Tuesday, 26 January 2016

Out-of-season Field Trip

One of the many, MANY reasons that I love Home Ed is because we get to visit places off-peak, and enjoy exploring without being surrounded by hordes of people.  OK I may sound a little anti-social, but really: who wouldn't prefer to visit places without having to queue for ages or push through noisy crowds to get to where we want to be?  Just me, huh...? *ahem*

So yesterday we went to Warwick Castle as what school might refer to as our "Wars of the Roses Field Trip".  We just call it a fun day out with family.  It had taken me completely by surprise that we were looking at the end of the Plantagenet era for so long, but that's another of the beauties of HE: if a child (or, as on this happy occasion, all of us) becomes absorbed in a subject, we can stay with it for as long as the interest lasts without having to move on until ready.  The boys (and I) were fascinated, and as mentioned in the last post, I thought it would be fun to visit Warwick Castle as it is nearby and provided the backdrop for some of the accounts of history that we had been reading.

It was great!  We arrived in time for a 45 minute tour of the castle.  The tour guide said that the day before (a Sunday) he had a group of a hundred people, whereas we shared him between our family of five and two other couples - just nine of us!  It felt very exclusive.  The tour was all outside which I wasn't expecting, but it didn't rain and wasn't too cold - and it was fascinating.  He covered the role of Richard Neville who we had been enjoying learning about, plus an overview of the rest of the 1,000-year-plus castle history.  After that we grabbed a quick lunch, then explored the castle apartments (it was warmer inside), the Kingmaker's exhibition and the Time Tower multimedia experience, before watching a bird of prey demonstration and stopping off in the castle gift shops on the way home.  We told the boys that they could have £5 each to spend in the shops, or £10 each if they could persuade us that their purchase would help them in their learning.  This was more to help them develop their pitching skills than anything else.  Youngest got it straight away, choosing a toy bow and arrow set and saying it would help him learn about archery and improve his aim! Eldest wanted a sword but faltered at the persuasive part, until Middle prompted him to say about the history of fencing etc.  A bit more tenuous, but we let him have it.  Middle chose a selection of dragon figures and simply said he wanted to learn about dragons.  It was fascinating to watch the boys' varying levels of confidence in their ability to persuade, and lovely to see them help each other when they got stuck.

Warwick Castle

In The Kingmaker's exhibiton: Richard Neville, preparing for battle...

even his horse was equipped to fight, with a nasty looking spike on his battle-mask

we discovered that boys as young as seven (Youngest's age) were employed in battle, to collect used arrows from the battlefield - even if that meant removing them from dead bodies!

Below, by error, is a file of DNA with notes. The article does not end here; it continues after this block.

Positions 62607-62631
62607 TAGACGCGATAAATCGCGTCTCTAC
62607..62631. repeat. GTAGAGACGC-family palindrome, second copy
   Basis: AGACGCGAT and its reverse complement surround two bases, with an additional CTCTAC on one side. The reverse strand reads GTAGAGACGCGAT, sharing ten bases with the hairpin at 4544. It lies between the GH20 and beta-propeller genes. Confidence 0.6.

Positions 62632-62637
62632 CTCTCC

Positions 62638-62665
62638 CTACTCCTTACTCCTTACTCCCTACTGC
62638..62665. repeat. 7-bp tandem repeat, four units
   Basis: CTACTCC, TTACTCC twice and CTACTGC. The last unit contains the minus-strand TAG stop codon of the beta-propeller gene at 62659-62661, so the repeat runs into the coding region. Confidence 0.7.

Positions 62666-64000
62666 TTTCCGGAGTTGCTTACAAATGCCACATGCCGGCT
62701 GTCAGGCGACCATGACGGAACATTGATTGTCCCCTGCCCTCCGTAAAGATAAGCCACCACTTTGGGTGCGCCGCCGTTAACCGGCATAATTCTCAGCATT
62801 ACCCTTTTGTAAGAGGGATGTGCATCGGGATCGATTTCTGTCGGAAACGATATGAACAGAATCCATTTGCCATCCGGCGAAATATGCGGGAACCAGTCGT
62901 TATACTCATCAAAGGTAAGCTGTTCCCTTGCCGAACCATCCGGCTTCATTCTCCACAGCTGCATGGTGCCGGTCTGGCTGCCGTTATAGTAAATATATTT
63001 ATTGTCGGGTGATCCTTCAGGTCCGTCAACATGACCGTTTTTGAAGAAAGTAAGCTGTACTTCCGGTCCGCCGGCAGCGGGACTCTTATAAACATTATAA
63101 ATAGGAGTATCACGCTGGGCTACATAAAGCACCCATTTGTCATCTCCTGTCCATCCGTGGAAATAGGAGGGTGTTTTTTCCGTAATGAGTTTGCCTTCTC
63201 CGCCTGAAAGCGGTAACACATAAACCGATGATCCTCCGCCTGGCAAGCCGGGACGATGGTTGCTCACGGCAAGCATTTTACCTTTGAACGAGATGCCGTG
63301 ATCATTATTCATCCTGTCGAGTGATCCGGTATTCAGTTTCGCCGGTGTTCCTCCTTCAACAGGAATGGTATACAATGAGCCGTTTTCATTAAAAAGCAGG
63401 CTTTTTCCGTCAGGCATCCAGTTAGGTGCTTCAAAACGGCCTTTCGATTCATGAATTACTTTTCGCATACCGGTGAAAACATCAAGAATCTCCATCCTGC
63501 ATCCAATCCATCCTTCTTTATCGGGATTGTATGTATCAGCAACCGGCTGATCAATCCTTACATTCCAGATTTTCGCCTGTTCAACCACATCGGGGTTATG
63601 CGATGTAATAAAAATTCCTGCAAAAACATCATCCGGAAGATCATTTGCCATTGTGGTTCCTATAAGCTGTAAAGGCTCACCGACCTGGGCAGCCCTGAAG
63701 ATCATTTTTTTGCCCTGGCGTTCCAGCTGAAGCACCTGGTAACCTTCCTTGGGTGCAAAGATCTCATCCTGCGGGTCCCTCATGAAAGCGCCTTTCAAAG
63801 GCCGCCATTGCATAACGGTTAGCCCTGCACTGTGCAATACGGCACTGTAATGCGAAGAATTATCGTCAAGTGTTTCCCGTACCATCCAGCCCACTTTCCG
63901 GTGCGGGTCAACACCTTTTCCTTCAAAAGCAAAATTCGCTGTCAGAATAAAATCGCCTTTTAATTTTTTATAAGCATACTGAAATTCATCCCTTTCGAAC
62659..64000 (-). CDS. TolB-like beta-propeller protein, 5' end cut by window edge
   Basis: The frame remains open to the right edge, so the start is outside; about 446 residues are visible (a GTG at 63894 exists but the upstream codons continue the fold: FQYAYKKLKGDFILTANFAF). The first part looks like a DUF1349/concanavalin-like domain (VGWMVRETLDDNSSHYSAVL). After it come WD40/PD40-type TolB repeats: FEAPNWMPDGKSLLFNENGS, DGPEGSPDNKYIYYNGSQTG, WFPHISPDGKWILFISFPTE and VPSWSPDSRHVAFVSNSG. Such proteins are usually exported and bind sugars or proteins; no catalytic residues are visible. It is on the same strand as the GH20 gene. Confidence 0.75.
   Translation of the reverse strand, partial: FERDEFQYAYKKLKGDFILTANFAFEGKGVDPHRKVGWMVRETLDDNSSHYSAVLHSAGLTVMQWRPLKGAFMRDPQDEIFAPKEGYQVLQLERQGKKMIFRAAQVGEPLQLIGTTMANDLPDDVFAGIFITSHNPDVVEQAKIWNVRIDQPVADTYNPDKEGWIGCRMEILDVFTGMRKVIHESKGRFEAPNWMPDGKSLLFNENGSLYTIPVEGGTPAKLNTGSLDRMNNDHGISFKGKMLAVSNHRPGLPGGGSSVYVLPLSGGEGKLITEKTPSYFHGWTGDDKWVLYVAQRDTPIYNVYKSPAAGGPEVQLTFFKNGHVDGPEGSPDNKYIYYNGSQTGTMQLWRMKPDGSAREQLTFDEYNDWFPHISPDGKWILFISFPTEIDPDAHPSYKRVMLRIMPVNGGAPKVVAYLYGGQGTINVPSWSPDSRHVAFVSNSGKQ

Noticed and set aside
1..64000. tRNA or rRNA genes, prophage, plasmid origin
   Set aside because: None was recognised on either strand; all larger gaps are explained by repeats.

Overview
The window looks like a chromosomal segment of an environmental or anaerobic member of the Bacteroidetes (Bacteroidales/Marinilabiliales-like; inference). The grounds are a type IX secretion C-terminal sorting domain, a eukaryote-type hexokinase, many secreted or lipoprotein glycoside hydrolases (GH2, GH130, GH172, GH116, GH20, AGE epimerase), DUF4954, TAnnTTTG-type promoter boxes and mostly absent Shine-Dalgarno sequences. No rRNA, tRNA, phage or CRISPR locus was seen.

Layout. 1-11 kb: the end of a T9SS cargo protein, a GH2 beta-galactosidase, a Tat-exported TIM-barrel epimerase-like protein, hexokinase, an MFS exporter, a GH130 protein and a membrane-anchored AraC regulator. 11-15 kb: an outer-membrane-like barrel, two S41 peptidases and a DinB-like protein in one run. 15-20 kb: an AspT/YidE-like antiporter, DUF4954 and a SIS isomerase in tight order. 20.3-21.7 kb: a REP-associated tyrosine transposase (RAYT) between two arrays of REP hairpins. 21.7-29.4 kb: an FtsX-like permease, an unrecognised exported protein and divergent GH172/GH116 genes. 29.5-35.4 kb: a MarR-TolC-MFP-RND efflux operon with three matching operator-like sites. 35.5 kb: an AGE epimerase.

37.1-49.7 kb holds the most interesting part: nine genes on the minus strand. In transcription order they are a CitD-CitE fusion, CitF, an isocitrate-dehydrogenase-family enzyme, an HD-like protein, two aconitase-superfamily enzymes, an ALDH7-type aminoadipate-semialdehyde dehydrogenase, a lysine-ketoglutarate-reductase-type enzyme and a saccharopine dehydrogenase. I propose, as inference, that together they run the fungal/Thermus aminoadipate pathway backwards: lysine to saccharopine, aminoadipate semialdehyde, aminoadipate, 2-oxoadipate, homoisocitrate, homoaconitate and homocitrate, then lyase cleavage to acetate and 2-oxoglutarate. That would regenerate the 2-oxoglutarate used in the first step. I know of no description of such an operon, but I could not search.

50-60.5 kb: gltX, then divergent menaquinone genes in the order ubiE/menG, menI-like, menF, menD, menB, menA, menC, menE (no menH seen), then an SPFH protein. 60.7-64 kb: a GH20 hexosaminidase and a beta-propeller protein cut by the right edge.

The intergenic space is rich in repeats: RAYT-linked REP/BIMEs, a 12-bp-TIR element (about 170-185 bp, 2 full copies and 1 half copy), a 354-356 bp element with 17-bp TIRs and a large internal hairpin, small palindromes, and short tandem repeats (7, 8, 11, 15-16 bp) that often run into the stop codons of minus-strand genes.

a "murder hole" in the roof between two portcullises, through which the castle inhabitants would pour boiling wee/ poo on the invaders below (it was cheaper than oil!)

gorgeous owl from America (I was distracted during introduction so missed its breed)

beautiful barn owl - one of our very favourite breeds

We learned that Warwick Castle was owned not only by Richard Neville, but also by Prince George (Edward IV's brother) after Neville's death, and then handed to George's son Edward on his father's execution.  Once Henry VII was on the throne and Edward imprisoned then executed, Warwick Castle was seized as Tudor crown property.  This was a great segue into looking at the Tudors (who we were originally going to be studying since the start of term), so today we read a few accounts of Henry VII, and noticed particularly how savvy he was in gathering wealth and how little blood-shed there was, compared to the reigns of his predecessors.  We really liked the story in the excellent Kings and Things book (if your children like the Horrible Histories style as mine do, I really recommend this book) - and read all through the tale of John Cabot discovering Newfoundland for Henry as well.  Eldest decided to draw a picture of Cabot's little Tudor ship, The Matthew, while Middle drew a portrait of Henry VII.  Youngest decided first to draw Cabot discovering land, then he wanted to draw the pretenders to the throne (Simnel and Warbeck), then he ran out of steam and just drew Henry VII on the throne.  Actually, the fact that he did anything at all was impressive, as he was feeling a bit under the weather.  His picture has gone AWOL at present - will add it later when it reappears, but for now I can only post his brothers' ones...

Middle's portrait of Henry VII

"The Matthew" by Eldest

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